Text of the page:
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Meeting on protection of journalists calls for better use of human rights law mechanisms & standards

Photographers walk through tear gas during an anti-government protest in Caracas, 2 March 2014
Photographers walk through tear gas during an anti-government protest in Caracas, 2 March 2014

REUTERS/Jorge Silva

A one day meeting on the protection of journalists under international human rights and criminal law held at the Council of Europe in Strasbourg, France stressed the need to use the plethora of legal instruments to provide enhanced safety for media professionals.

The meeting, organised by the Council of Europe, Unesco and the European Lawyers' union brought together journalists, legal experts, Council of Europe and UN senior officials.

In a wide ranging debate, the meeting agreed that attacks on journalists are symptoms of the situations where democracy is weak and human rights are not properly respected and enforced. Participants discussed various human rights mechanisms and standards at the UN and regional level which imposed on governments positive legal positive obligations.

These should be made to contribute better to fighting impunity for violence on journalists, particularly interim measures the UN and regional human rights mechanisms can take when there is severe risk to people's physical safety.

Concerns were raised over the lengthy peocesses involved in these procedures and the lack of domestic implementation of international standards to give applicants access to remedies before national jurisdictions. In light of the current safety crisis in media, it was recommended that the emergency of the situation needs to be matched by the urgency of engagement by creating an international movement against impunity and provide greater protection of journalists.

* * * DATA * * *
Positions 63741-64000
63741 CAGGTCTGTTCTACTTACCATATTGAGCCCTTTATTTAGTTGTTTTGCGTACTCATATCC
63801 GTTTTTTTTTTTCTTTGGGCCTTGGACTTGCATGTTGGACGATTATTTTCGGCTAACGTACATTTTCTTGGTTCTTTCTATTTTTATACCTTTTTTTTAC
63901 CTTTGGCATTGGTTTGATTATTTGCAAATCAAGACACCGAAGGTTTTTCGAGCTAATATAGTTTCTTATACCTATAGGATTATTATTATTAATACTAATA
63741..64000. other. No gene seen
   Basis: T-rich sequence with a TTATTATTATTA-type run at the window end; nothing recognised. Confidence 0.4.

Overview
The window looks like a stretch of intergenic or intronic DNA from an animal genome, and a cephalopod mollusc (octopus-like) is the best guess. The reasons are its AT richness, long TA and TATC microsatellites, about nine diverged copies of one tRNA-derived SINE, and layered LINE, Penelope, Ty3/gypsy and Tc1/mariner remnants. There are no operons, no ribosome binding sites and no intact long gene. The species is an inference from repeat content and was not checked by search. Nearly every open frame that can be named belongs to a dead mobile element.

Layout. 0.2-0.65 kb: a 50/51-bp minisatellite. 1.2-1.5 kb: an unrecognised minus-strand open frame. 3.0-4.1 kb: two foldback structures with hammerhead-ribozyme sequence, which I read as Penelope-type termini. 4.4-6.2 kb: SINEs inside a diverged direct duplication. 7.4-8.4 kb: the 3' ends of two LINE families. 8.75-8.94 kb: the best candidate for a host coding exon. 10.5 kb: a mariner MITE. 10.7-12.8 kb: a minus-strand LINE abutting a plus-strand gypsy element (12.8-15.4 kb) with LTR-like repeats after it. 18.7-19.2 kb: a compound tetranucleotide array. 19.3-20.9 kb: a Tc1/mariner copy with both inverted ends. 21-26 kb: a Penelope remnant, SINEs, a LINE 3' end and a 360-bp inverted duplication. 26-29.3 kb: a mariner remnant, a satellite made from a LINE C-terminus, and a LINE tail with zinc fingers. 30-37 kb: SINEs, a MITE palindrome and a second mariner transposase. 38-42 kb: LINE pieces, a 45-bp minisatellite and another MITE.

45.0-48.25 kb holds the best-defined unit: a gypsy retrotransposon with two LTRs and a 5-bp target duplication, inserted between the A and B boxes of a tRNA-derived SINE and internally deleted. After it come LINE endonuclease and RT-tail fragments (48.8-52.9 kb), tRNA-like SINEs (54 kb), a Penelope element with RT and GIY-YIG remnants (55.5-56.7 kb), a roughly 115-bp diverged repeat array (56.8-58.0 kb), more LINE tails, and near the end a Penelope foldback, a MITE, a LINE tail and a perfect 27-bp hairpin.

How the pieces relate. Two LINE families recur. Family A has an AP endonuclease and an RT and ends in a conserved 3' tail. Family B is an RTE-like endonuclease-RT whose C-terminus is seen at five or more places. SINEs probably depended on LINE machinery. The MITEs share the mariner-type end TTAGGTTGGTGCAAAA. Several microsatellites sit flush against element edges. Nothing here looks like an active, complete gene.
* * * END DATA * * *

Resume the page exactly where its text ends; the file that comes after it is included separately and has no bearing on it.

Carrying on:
In this regard, the IFJ urged an enhanced role of international mechanisms to ensure execution of the courts' rulings, following successful petitions before regional human rights courts over the governments' failure to investigate killings of journalists such as the case of Gambian journalists Dayda Hydara at the Ecowas court in which the Federation was a joint applicant. Another IFJ demand concerned the collaboration between journalists and the legal community in assisting with court cases, after the initiative of the International Bar Association which developed an application for documenting evidence on violations against journalists.

The Council of Europe also announced the launch of an online platform next month in partnership with various organisations, including the IFJ. It is expected that the platform will contribute to the protection of journalists by documenting violations of journalists' rights with a view to ensuring high visibility of the situation of press freedom climate and alerting European institutions for timely actions, when required.

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